Is It Illegal For An American President To Make Money From Outside Businesses While In Office?

Photo: Win McNamee, Getty Images

Last week, U.S. Vice President Mike Pence visited Dublin, Ireland to attend several meetings — but confusingly, stayed at a Trump hotel nearly 320 kilometres away. Just yesterday, the U.S. Air Force came under scrutiny for overnight stays at a Trump hotel in Scotland while refuelling. And Trump himself recently proposed hosting the next G-7 summit at his hotel in Doral, Florida.

“I have a lot of hotels all over the place and people use them because they’re the best,” Trump said in response to questions about Pence’s recent stay.

Cases like these have now opened up a larger investigation by U.S. Democrats into Trump personally profiting from his presidency by using his office to steer customers towards his businesses.

According to a New York Times story published over the weekend, Trump properties have hosted thousands of visits by foreign leaders, Republican members of Congress, lobbyists and political candidates, among others. As determined in an analysis by the Centre for Responsive Politics, they’ve spent just under $28 million on use of Trump properties, most of which came after Trump already became president.

But is there any underlying rule that would stop an American president from profiting during their time in office? And what are U.S. Congressional Democrats doing to stop it?

What’s the problem?

As the Times writes, since Trump became president, spending by foreign leaders, lobbyists, and other Republican leaders at Trump properties has grown immensely; one consumer advocacy group, Public Citizen, estimates that political candidates and party organisations alone have spent at least $8 million on Trump properties since January 2017, as compared to just $173,440 in the four years before his run for presidency.

Much of the controversy is directed at spending by foreign parties. In an obscure set of provisions under the U.S. Constitution, known as the Emoluments Clause, a sitting U.S. president cannot accept any “present” from any foreign party, like, say, payment in the form of leaders booking out several hotel rooms or hosting a convention at Trump properties.

Also, the Emoluments Clause does not allow the American president to accept more or less than his salary, including from federal or state governments, which brings up serious issues like Pence’s stay in Ireland (paid for by U.S. tax-dollars, which were then funnelled directly into the pockets of the Trump Organisation).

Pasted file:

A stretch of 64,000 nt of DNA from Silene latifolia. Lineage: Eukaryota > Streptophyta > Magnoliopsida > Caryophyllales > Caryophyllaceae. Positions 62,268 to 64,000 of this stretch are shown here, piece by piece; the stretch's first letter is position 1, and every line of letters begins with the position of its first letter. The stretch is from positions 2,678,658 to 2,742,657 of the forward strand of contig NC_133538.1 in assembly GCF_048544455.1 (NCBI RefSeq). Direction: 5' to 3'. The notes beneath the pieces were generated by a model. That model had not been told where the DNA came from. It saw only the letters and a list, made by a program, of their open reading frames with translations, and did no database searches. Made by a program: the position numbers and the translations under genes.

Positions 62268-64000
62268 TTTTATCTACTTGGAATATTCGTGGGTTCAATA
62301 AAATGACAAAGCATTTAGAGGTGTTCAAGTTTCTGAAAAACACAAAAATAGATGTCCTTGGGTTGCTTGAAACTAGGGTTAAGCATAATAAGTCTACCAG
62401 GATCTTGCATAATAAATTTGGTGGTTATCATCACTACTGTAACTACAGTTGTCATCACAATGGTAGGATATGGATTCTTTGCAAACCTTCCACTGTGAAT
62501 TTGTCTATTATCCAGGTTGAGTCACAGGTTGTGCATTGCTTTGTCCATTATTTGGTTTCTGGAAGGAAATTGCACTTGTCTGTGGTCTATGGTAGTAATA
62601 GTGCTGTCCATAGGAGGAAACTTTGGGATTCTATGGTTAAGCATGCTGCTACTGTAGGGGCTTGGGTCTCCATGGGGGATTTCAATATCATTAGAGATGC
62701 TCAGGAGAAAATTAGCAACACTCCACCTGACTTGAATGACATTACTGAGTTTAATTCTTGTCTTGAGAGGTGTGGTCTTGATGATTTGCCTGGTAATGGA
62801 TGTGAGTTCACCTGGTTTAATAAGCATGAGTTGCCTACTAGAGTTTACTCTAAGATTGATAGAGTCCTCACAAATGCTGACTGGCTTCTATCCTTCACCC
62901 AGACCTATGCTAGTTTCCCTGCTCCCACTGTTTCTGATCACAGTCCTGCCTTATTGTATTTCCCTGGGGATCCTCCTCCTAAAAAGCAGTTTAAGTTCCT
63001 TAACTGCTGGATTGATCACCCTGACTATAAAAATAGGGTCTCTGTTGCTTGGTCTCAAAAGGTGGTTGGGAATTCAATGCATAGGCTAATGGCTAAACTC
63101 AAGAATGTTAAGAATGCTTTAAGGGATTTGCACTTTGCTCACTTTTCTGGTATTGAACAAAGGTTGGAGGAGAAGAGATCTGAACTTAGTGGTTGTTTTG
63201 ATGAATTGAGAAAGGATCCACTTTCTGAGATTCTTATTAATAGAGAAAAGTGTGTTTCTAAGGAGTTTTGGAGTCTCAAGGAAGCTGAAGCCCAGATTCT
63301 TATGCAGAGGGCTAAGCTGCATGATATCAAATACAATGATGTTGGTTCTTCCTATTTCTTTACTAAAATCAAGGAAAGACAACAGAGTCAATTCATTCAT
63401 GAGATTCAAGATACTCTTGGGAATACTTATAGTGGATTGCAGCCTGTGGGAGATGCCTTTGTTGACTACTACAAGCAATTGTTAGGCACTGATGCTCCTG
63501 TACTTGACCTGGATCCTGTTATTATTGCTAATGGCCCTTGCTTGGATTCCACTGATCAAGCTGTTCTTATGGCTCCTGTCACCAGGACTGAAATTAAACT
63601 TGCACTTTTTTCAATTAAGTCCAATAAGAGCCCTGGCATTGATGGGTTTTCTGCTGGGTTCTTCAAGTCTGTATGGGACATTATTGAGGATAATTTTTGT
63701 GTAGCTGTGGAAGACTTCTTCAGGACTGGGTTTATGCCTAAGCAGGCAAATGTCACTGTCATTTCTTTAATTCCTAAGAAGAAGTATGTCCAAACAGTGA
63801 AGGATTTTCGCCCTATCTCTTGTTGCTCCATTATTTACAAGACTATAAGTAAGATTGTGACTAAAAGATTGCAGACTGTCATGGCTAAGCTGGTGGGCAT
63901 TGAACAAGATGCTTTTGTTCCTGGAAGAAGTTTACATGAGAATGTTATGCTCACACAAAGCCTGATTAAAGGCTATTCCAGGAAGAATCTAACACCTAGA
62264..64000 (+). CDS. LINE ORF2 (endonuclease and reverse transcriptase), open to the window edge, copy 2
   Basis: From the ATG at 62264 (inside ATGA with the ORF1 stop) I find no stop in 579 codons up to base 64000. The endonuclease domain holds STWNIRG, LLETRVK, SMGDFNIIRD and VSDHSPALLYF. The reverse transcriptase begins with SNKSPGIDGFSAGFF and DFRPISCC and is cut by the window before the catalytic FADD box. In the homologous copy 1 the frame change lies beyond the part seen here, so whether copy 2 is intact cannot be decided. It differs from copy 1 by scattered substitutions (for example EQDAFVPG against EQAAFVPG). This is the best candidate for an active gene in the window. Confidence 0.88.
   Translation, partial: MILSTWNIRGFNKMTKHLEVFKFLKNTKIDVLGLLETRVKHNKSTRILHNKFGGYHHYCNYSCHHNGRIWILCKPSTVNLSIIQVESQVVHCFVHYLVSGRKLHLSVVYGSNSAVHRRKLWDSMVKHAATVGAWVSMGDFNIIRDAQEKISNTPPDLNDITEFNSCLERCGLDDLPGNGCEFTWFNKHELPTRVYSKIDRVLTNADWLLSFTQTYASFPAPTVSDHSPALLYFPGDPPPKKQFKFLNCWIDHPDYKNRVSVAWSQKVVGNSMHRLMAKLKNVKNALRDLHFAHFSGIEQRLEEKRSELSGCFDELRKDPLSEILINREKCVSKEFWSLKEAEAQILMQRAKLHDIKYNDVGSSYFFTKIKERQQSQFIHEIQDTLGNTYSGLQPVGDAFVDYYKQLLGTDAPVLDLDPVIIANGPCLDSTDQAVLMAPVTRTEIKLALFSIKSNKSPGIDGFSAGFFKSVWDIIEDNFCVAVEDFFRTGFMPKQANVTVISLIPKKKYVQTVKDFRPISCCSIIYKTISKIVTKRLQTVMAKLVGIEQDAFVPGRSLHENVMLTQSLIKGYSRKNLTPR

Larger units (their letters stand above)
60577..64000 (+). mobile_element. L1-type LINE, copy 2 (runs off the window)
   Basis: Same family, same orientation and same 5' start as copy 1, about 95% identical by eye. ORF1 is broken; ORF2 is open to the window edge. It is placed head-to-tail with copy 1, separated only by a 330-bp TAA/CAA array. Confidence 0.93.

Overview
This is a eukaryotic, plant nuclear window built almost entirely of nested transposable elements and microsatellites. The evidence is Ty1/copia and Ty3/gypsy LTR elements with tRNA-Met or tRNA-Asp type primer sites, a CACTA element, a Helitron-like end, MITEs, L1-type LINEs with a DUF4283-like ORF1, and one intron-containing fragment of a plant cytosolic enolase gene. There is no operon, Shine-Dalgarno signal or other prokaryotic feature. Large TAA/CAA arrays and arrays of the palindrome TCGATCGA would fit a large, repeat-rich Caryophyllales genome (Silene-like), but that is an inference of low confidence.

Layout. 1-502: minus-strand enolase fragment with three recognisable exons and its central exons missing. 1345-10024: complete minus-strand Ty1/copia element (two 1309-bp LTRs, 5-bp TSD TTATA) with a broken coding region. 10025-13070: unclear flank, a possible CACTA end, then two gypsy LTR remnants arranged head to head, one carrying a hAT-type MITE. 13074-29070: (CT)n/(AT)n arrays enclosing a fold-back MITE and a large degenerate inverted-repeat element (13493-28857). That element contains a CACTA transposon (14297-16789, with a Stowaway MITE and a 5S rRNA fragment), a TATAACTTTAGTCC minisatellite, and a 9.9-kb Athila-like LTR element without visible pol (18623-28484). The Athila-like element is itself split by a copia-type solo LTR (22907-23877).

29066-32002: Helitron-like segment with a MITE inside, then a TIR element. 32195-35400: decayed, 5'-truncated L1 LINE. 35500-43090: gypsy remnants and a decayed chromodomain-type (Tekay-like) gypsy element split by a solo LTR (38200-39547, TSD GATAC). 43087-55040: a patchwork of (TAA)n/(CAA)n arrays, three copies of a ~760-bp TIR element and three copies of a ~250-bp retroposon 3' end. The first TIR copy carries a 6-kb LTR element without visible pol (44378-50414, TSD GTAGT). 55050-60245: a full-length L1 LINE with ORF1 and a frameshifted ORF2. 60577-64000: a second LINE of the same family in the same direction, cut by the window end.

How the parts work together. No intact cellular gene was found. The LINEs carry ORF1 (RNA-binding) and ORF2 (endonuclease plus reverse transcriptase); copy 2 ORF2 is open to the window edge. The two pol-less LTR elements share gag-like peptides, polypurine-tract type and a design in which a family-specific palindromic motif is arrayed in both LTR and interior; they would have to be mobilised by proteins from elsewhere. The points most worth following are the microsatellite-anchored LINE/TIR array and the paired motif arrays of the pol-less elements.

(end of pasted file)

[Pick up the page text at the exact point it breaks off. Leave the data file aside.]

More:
It is not technically illegal, however, for a U.S. president to continue to run a business while serving, and in the past, presidents have acted on an honour system of sorts (or a “blind trust”; a president gives up the ability to act on or manage their own trust in an effort to avoid any conflict of interest). Trump has not adhered to this honour system.

“He’s gotten at least a million dollars a year from foreign governments staying at his properties,” Washington Post reporter, David Fahrenthold, told NPR. “And the mechanism to enforce that turns out to be the federal courts, which have moved very, very slowly as they try to sort of process this whole new area of law that they really hadn’t dealt with before. The practical effect is that Trump gets away with it.”

Of course, this is separate but very much related to Trump’s own spending when staying at his properties. But at the moment, and without public tax returns, we don’t really know how much he’s spending American taxpayers’ money to enrich his own businesses.

Photo: Charles McQuillan, Getty Images

What happens next?

Three lawsuits have been filed against Trump that invoke the Emoluments Clause; two have been dropped and one by Congressional Democrats remains active.

Spurred by Pence’s stay and the proposed location of the G-7 summit, however, U.S. Democrats said they are now investigating both cases as violations of the clause.

“The committee does not believe that U.S. taxpayer funds should be used to personally enrich President Trump, his family, and his companies,” Elijah E. Cummings, chairman of the Oversight and House Reform Committee wrote in a letter to the White House. Meanwhile, in a statement, House Speaker Nancy Pelosi has referred to Trump properties as a “cesspool of corruption.”

If you want to take a deeper dive into spending by U.S. Republican committees at Trump properties, OpenSecrets, is tracking many of these payments; they also have an extensive list of foreign leaders who have business ties with Trump and his properties.


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